by Mike Masnick
Mon, Nov 3rd 2008 6:52am
Despite the fact that the EU Parliament rejected the concept of a "three strikes" law for kicking people off the internet, and warned member countries that such laws interfered with civil rights and privacy rights of individuals, France is moving forward with such a law. The EU Parliament specifically had called on France to reconsider such a law, but the French Senate has approved the law by an overwhelming majority, 297 to 15. The law still needs approval from the lower house of Parliament as well, but it's disappointing that any government body would approve such a law after it's been shown to be both unnecessary and destructive.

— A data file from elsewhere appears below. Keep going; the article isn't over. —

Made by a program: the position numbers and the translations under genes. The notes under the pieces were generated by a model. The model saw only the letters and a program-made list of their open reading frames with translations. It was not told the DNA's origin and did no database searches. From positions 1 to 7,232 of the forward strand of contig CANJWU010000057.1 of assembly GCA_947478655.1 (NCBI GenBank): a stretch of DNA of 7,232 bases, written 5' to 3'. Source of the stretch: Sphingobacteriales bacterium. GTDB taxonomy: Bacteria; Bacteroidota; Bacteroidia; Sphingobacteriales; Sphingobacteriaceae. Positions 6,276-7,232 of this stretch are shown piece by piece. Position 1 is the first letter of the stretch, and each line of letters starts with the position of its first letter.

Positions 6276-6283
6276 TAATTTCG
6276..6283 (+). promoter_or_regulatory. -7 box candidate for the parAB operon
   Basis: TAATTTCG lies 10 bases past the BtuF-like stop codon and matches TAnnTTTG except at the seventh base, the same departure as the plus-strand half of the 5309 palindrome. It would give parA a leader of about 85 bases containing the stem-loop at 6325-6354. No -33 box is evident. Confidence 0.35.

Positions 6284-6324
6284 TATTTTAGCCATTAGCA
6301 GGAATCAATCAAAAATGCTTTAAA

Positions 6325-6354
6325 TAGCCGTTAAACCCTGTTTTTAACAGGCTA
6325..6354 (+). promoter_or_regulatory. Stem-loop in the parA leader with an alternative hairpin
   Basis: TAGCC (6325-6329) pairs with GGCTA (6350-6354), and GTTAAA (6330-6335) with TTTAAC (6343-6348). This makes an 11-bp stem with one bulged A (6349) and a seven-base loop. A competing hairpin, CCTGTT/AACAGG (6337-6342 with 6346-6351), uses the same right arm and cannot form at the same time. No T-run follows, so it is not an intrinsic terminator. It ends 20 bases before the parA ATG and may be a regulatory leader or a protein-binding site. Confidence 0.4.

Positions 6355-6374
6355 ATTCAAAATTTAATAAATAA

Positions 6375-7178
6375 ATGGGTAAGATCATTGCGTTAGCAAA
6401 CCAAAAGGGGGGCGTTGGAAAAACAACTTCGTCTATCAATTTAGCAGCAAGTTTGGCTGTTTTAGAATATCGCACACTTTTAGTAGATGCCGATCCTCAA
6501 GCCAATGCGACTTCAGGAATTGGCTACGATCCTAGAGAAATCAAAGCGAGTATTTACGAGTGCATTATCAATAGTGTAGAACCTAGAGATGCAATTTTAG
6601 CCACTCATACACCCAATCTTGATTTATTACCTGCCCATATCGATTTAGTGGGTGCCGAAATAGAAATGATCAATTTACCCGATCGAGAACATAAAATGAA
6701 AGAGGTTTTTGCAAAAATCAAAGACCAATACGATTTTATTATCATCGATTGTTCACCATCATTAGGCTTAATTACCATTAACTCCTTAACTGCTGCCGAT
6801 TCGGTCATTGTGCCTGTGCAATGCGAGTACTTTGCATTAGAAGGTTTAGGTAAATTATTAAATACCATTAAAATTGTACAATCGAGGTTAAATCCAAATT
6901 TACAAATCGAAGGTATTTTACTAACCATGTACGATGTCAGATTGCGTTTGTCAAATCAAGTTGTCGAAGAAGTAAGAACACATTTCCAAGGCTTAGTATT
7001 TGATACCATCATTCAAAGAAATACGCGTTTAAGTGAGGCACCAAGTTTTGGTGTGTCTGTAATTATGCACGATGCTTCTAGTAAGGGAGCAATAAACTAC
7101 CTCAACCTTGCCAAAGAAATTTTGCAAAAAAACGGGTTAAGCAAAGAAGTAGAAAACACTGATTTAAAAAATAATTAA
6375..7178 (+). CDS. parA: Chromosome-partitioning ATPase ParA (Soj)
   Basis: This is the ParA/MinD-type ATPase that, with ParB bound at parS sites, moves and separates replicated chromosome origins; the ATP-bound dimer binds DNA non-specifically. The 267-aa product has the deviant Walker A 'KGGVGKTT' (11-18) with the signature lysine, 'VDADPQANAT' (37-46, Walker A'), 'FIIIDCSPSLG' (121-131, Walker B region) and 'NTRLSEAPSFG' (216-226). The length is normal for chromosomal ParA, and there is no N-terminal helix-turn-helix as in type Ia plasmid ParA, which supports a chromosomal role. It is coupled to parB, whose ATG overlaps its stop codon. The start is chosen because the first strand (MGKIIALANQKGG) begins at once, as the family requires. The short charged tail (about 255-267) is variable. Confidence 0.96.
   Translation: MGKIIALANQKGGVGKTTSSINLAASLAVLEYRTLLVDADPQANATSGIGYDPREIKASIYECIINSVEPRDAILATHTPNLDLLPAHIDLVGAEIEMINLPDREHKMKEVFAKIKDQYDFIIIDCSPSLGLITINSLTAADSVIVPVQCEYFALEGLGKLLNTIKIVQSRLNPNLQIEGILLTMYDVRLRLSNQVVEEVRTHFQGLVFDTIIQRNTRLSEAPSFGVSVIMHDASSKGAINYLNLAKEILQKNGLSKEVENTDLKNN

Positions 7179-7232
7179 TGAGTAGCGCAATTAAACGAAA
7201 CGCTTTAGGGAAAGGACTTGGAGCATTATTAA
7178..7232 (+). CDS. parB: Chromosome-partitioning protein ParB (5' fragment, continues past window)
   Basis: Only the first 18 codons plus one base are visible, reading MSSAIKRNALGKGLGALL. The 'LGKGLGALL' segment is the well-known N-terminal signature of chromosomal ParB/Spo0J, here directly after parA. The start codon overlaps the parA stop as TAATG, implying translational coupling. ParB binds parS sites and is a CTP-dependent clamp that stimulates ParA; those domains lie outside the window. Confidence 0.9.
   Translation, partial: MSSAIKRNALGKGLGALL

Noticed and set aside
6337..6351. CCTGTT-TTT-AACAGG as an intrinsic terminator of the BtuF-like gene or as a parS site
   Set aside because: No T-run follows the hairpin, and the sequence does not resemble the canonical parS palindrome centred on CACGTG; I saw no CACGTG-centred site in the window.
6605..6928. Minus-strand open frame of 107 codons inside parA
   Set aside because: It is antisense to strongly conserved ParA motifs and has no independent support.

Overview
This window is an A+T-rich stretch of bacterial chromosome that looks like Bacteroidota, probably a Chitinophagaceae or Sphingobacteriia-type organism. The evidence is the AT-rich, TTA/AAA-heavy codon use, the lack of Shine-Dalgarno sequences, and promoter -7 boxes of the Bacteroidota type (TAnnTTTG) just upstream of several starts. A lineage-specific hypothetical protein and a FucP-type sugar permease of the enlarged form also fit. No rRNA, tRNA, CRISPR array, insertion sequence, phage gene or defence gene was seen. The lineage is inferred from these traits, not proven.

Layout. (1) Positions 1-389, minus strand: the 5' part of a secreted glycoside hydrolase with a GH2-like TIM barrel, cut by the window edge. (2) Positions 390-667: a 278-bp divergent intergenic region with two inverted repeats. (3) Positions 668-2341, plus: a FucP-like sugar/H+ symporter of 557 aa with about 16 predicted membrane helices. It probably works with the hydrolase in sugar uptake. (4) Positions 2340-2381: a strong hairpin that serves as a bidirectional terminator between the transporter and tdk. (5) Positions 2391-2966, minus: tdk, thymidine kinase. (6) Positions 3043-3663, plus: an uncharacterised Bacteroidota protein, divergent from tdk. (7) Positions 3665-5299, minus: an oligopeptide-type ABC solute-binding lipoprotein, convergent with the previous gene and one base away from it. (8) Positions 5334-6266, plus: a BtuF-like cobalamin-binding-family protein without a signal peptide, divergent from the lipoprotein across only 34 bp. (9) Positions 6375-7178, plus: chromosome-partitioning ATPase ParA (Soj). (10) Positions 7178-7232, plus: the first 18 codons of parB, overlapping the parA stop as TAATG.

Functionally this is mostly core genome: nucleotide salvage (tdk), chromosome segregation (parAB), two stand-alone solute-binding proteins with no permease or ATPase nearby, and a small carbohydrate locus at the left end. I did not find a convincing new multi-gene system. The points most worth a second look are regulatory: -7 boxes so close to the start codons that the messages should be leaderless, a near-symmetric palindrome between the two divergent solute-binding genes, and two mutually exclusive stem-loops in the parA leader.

If you liked this post, you may also be interested in...
- Hollywood Studios Call Six Strikes A 'Sham,' Cue Plans For Something Much Worse
- Canadian Law Enforcement Complains Child Molesters Are Benefiting Most From ISP Subscriber Data Warrant Requirements
- France And Canada Both Move To Massively Expand The Surveillance State
- Hosting Companies Threaten To Leave France Over (Yet Another) Surveillance Law. But Where Could They Go?
- Ridiculous Ruling In Ireland Requires ISP To Kick Those Accused (Not Convicted) Of File Sharing Off The Internet